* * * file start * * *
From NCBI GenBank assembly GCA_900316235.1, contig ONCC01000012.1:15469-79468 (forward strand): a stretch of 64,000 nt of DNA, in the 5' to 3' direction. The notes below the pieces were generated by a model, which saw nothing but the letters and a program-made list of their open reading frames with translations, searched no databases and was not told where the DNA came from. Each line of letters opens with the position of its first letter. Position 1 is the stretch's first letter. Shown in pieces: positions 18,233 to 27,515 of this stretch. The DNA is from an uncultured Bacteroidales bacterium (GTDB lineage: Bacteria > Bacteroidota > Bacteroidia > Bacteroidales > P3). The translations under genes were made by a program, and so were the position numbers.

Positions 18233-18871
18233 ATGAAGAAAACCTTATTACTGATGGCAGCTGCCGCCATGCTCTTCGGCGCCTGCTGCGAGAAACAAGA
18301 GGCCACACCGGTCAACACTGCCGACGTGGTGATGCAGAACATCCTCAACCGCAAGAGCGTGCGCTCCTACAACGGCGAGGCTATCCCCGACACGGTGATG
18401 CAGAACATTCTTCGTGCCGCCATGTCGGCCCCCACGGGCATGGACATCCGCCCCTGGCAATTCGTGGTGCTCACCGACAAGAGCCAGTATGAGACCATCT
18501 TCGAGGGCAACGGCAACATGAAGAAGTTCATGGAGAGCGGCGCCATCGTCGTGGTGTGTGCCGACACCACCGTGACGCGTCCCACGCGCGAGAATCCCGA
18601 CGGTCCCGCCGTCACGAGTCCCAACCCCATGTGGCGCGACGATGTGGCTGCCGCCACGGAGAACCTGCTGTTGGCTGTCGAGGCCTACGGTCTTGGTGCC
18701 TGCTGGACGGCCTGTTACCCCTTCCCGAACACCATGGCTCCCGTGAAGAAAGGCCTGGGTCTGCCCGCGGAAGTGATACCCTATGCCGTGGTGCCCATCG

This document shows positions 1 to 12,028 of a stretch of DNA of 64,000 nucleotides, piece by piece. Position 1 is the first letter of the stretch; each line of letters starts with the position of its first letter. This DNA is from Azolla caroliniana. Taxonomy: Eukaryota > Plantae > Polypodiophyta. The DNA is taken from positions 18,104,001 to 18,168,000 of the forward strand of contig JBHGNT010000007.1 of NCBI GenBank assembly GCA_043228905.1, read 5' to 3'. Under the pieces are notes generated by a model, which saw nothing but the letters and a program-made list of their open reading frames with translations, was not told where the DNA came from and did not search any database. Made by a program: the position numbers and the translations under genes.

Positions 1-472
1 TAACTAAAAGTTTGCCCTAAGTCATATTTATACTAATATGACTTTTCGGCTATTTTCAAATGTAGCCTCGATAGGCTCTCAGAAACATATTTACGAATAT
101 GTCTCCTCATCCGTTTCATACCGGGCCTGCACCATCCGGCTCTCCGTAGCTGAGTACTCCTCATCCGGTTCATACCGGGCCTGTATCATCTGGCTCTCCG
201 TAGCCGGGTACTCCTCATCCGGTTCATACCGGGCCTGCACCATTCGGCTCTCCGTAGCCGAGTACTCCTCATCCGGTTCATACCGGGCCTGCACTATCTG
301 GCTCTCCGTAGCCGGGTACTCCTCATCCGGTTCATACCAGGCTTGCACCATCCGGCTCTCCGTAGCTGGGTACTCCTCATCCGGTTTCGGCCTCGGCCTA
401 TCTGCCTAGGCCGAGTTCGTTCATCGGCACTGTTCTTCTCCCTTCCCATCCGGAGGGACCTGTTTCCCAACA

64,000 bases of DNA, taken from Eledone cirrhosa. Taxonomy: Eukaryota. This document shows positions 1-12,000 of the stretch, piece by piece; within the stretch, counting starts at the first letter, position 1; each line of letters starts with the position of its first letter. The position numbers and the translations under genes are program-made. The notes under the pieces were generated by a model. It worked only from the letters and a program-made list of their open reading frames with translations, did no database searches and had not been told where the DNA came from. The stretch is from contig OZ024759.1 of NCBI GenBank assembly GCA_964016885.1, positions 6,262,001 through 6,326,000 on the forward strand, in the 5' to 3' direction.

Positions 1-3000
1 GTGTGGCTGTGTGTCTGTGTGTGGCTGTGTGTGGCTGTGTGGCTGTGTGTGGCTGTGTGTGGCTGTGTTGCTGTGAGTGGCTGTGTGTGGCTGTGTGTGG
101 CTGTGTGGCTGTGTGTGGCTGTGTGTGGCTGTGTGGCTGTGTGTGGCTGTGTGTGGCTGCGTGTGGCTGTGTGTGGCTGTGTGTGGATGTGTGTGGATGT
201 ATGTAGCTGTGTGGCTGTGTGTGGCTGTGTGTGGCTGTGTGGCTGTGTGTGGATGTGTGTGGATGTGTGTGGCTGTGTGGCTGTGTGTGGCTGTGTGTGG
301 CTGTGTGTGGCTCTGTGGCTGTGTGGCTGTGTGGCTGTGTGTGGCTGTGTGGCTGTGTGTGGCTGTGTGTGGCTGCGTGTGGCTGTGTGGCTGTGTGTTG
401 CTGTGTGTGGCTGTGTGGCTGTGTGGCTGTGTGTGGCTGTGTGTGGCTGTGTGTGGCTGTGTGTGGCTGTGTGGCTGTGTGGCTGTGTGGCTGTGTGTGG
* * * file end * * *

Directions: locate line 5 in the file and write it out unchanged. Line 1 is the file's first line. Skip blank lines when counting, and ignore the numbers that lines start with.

18401 CAGAACATTCTTCGTGCCGCCATGTCGGCCCCCACGGGCATGGACATCCGCCCCTGGCAATTCGTGGTGCTCACCGACAAGAGCCAGTATGAGACCATCT